Saturday, April 10, 2010

The 40 Best Songs of 1966

I’m a couple days late posting because I spent the day in San Francisco yesterday. I went down to see the new Christina Ricci movie After.Life and it was terrific. Ricci has been one of my favorite actresses for years and she was perfect. Liam Neeson was superbly creepy. I don’t know why I don’t like Justin Long. Something about him annoys me. I felt the same way last year when he played essentially the same role in Sam Raimi’s Drag Me to Hell. Yes, Ricci was naked for a good portion of the movie and she is beautiful, but beyond that it was a good creepy psychological horror film and Hollywood does not give us enough of those.

Here we go with the songs…

Numbers 20 to 16

20. Happenings Ten Years Time Ago – The Yardbirds

For a short time in 1966, two of the greatest guitarists in the history of recorded music shared membership in a single band. Jimmy Page and Jeff Beck shared lead guitar duties on this blazing single and the guitar work is impressive. The great Page/Beck riffs and Keith Relf’s vocals drive the song into a psychedelic frenzy.

19. I’m a Boy – The Who

Pete Townshend’s unusual tale of a boy being raised as a girl featured incredible musicianship from drummer Keith Moon and bassist John Entwistle. Originally intended as a part of a pre-Tommy rock opera, it stands on its own and gives us another interesting character in the Pete Townshend universe.

18. Mother’s Little Helper – The Rolling Stones

This may have been the first anti-drug song dealing with prescription drugs. They started selling valium in 1963 and it was the top-selling legal drug in America by 1969. The theme is pretty relevant today. Adding Brian Jones’s trippy sitar riffs sends it over the top. It made it to number eight on the US charts.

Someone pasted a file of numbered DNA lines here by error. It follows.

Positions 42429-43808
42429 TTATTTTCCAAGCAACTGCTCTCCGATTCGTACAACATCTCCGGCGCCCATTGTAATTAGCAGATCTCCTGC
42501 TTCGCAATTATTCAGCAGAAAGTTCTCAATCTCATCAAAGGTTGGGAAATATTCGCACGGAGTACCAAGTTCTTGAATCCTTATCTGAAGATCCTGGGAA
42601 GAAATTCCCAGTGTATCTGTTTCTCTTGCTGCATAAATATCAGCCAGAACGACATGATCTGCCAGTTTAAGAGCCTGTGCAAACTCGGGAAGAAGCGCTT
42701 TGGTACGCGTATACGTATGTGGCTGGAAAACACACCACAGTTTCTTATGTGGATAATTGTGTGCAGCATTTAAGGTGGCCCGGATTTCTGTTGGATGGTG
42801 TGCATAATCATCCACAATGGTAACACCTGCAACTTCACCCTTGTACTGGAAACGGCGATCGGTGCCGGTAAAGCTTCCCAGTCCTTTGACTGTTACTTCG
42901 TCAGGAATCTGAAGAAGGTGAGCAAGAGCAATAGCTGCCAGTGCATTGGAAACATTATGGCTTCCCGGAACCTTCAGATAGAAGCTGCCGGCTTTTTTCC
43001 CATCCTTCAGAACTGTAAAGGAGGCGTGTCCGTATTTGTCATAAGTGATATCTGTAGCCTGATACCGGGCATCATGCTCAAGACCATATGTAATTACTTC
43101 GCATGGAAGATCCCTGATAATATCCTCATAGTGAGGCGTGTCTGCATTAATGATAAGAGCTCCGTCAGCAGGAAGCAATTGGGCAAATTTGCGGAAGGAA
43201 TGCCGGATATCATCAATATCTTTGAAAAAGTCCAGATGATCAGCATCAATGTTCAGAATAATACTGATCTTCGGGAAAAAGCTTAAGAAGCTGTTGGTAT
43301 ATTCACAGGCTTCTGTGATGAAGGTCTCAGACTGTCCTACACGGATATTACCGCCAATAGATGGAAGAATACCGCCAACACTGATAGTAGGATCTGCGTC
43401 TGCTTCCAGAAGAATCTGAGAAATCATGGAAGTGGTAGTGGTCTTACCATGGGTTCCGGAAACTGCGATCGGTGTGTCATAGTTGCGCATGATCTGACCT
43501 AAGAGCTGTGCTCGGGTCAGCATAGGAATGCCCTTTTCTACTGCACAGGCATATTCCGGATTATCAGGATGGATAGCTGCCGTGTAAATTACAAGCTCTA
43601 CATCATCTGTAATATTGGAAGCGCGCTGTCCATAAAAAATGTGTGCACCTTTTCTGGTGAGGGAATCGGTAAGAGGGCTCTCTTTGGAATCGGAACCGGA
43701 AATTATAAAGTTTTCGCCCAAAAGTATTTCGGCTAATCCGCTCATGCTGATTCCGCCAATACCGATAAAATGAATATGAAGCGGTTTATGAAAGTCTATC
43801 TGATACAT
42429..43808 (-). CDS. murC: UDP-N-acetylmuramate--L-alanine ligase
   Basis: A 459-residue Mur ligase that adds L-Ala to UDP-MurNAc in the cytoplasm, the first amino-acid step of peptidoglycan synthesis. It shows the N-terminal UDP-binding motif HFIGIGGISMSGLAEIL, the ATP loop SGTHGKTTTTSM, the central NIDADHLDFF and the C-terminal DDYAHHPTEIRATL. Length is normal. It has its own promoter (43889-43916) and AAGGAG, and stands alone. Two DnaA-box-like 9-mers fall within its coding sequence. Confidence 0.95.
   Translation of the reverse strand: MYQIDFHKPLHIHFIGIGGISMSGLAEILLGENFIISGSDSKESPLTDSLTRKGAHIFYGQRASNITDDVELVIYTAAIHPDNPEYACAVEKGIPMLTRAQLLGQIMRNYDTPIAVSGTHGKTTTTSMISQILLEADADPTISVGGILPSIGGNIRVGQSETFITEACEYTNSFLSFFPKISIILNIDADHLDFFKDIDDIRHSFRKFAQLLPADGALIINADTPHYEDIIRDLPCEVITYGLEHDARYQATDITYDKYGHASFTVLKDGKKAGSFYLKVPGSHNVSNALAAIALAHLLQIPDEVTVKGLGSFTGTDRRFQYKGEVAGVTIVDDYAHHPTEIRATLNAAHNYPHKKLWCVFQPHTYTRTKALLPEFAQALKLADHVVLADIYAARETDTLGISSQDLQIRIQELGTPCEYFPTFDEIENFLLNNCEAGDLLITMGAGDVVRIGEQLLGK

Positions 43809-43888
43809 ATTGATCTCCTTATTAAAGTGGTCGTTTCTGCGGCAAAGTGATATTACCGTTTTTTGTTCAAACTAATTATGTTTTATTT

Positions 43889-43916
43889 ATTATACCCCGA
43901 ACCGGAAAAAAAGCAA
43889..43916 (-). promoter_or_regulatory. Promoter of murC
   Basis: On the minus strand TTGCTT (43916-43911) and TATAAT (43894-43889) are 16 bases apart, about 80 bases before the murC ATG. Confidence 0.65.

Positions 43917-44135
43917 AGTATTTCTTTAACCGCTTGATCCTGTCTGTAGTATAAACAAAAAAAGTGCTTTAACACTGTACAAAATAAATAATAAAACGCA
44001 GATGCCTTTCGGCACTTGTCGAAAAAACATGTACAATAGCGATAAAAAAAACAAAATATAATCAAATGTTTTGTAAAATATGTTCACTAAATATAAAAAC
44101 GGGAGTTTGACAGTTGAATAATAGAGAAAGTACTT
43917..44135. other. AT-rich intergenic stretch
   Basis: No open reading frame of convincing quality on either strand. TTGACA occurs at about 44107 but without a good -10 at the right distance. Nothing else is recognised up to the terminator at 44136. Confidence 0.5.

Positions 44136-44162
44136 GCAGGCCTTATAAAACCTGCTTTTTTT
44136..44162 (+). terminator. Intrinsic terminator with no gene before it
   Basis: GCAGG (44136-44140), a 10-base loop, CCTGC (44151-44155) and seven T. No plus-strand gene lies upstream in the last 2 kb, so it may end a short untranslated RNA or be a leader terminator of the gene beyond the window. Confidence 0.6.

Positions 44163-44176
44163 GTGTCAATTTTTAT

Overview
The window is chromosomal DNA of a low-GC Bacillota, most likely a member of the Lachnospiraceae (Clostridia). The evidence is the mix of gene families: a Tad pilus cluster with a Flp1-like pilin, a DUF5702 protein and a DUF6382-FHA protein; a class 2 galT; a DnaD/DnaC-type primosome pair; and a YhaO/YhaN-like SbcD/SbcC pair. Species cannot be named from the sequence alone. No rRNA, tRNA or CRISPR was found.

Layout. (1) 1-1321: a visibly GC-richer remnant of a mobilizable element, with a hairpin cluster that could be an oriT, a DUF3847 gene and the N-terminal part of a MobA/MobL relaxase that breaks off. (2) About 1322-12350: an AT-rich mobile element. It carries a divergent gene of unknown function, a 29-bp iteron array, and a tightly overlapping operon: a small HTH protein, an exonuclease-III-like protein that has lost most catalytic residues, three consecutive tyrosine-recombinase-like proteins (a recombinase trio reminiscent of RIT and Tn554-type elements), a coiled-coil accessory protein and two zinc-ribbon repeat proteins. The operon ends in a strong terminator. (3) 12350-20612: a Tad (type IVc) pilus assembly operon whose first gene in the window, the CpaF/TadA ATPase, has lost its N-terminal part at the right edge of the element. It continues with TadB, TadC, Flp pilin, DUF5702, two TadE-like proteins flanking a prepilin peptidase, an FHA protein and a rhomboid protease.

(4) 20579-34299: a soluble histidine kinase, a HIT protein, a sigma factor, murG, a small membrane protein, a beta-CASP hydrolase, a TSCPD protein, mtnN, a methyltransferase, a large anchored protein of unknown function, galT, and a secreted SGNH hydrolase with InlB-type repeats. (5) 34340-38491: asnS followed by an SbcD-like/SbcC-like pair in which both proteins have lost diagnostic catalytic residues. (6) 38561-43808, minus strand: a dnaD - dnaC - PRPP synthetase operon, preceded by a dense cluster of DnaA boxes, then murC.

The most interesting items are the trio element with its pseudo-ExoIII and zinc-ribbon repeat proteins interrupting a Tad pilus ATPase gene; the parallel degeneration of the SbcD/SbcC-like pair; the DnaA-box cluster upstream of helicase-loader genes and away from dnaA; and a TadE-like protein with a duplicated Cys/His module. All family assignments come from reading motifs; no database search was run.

17. Mr. Spaceman – The Byrds

And The Byrds give us space-rock, also, one of their first experiments with country-rock. Roger McGuinn tells an extraordinary tale of extraterrestrial visitation. Strange aliens that communicate by smeared toothpaste.  

16. Tomorrow Never Knows – The Beatles

One could say that psychedelia wasn’t part of the mainstream until The Beatles did it. They stuck their toes deeper into those hallucinogenic waters with this track then they ever had before. Once this last song on Revolver played that would be the new direction, for the next couple of years anyway.

Comments and opinions are welcome and encouraged.

Thank you for your interest.

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